The Ultimate Guide to Email Archiving
With 124.5 billion business emails being sent every day and the average office worker receiving 121 emails every day, storing all email content is unfeasible. With a further 200 billion emails believed to be spam, there is far too much email being stored on servers. This is where email archiving comes in.
What is Email Archiving?
Email archiving is the process of preserving and making searchable all email content to/from an individual. An email archive captures a copy of the correspondence in the email account itself or during transport. An archive is typically stored using on-premise software and servers, in a cloud environment or in a hybrid version combining both services.
The Business Benefits of Email Archiving
It’s important that businesses deliver a good email service for their users, but the amount of emails stored puts pressure on tight budgets and restricted storage capacities. That’s why it’s vital that companies should turn to email archiving solutions to reduce the size of email storage required, which drives down costs of buying new hardware.
Let’s look at the top reasons why businesses need an email archiving system.
1. Storage Management
Email servers are constantly being filled, which slows down the speed and performance of the server, especially if certain employees refuse to delete emails. Email archiving solves storage issues by placing all email messages in a safe place. Deleted emails are copied and stored in the archive for retrieval later if required.
2. Eliminates PST Files
Saving your archive on PST files puts the data at risk from corruption or loss, takes up a huge amount of storage and is difficult to search through. PST files can be imported into the archive for easy access and retrieval, so you never have to use those files again.
Litigation usually requires the procurement of email correspondence, with some needing information from several years ago. An email archive offers great litigation support, as it can retrieve past emails with just a few clicks, so you don’t have to sit and go through thousands of archived messages.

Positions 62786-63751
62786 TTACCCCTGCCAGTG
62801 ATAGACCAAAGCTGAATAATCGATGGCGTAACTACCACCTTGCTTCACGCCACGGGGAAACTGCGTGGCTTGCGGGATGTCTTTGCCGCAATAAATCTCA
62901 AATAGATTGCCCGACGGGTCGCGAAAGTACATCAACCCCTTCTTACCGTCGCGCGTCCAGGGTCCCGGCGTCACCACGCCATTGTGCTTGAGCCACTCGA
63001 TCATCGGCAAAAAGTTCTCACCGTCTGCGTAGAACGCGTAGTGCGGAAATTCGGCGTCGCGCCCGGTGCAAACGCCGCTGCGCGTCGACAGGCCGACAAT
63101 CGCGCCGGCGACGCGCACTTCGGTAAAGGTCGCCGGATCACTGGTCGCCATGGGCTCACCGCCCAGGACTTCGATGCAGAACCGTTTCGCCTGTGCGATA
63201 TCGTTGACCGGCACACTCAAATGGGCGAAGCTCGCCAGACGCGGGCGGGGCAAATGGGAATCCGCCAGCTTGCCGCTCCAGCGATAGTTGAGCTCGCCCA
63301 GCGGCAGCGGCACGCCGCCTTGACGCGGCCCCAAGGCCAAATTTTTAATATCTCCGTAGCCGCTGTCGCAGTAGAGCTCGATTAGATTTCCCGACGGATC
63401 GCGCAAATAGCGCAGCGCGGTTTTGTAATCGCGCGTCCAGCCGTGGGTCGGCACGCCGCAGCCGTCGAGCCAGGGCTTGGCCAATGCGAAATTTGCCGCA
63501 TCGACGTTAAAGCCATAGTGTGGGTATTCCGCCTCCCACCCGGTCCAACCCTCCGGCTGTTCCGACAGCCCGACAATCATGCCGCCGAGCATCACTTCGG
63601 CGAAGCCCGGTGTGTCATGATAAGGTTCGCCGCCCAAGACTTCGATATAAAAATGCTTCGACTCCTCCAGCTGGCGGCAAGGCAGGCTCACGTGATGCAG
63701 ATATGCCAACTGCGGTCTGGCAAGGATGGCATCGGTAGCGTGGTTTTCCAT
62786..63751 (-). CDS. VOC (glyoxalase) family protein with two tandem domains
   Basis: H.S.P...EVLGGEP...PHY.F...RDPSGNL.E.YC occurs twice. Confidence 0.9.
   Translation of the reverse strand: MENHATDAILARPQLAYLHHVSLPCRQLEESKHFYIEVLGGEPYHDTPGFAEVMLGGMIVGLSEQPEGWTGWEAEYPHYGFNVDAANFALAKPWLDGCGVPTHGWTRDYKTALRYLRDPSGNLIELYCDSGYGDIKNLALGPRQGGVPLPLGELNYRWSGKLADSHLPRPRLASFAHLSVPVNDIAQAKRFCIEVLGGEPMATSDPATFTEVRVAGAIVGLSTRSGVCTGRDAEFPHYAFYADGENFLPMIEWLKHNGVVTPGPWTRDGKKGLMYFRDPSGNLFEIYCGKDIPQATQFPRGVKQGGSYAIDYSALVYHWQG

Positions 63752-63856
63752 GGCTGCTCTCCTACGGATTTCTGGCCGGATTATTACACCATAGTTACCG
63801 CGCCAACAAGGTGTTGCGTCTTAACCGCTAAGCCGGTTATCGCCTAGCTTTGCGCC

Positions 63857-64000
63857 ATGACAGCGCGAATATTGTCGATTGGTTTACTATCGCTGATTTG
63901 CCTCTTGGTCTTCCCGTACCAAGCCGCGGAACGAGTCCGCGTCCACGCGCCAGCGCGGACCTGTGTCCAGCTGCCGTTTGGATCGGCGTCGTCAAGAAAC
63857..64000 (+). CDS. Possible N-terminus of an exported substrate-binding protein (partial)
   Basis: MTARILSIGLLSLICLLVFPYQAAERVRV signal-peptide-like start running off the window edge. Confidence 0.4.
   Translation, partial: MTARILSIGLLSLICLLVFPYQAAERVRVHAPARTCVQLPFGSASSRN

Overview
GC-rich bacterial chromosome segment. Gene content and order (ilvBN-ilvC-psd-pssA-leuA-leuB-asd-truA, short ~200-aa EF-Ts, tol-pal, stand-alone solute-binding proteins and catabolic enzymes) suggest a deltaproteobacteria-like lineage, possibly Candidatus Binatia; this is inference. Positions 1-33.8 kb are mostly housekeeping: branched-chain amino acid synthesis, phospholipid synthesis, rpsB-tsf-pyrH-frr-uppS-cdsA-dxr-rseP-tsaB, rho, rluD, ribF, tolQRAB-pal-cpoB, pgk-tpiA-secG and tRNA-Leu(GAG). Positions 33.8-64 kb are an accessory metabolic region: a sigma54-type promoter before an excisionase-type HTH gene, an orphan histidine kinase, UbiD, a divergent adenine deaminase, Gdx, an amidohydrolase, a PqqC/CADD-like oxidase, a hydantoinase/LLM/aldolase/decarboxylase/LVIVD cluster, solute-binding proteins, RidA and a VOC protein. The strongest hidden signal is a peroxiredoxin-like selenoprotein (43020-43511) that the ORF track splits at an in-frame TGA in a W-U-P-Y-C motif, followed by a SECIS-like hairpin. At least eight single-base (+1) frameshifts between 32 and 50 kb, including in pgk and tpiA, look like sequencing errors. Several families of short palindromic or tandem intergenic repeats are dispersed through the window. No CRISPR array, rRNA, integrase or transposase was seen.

4. Regulatory compliance
Every industry is subject to regulatory compliance in relation to the storage and retention of emails. Email archiving software ensures you comply with all of them.
5. End-user Oversight
Employees cannot dictate which emails to delete and which to keep, as they could delete essential information or clog up the server. An email archiving solution stops potential end-user oversight.
6. Knowledge Management
Most in-house communication is likely to take place over email, giving you a gateway to a complete library of knowledge about the company. Having an archive ensures you have quick access to employee and client communications.
An eDiscovery request takes time and resources from other important tasks if you don’t use an email archive. You can tag and comment on specific emails in an archive, making them easier to access for legal counsels.
8. IT Productivity
Email archiving stops IT professionals wasting their time on mail server storage issues. The archive takes care of the problem for them, allowing them to work on creating bigger and better things for the business.
9. Legal Holds
With a legal hold in place, you can retain emails for longer than a standard retention period. An archive allows you to place legal holds on emails that relate to a litigation suit – it will also capture real-time emails that relate to current litigation.
10. Businesses Continuity and Disaster Recovery
An archive can protect all valuable emails from corruption, in case a major disaster takes place. Whether a laptop is stolen, or the entire system is hacked, emails are protected. In the event of a disaster which takes down an entire system, recent emails can be accessed to ensure you get back to work faster.
An admin of the archive can look at who is deleting, browsing or changing specific emails. An email archiving solution allows you to monitor certain activities and behaviours.
12. Monitoring Email Policies
With an email archive, you can monitor employees’ use of emails to ensure policies are being carried out. If the company has a code of conduct or policy against sharing sensitive information, then an email archive can provide the tools needed to redact information from sensitive documents.
An archive offers users a tamper-proof search and retrieve solution, that even the IT department couldn’t alter. It also contains an action log which records who viewed what and when.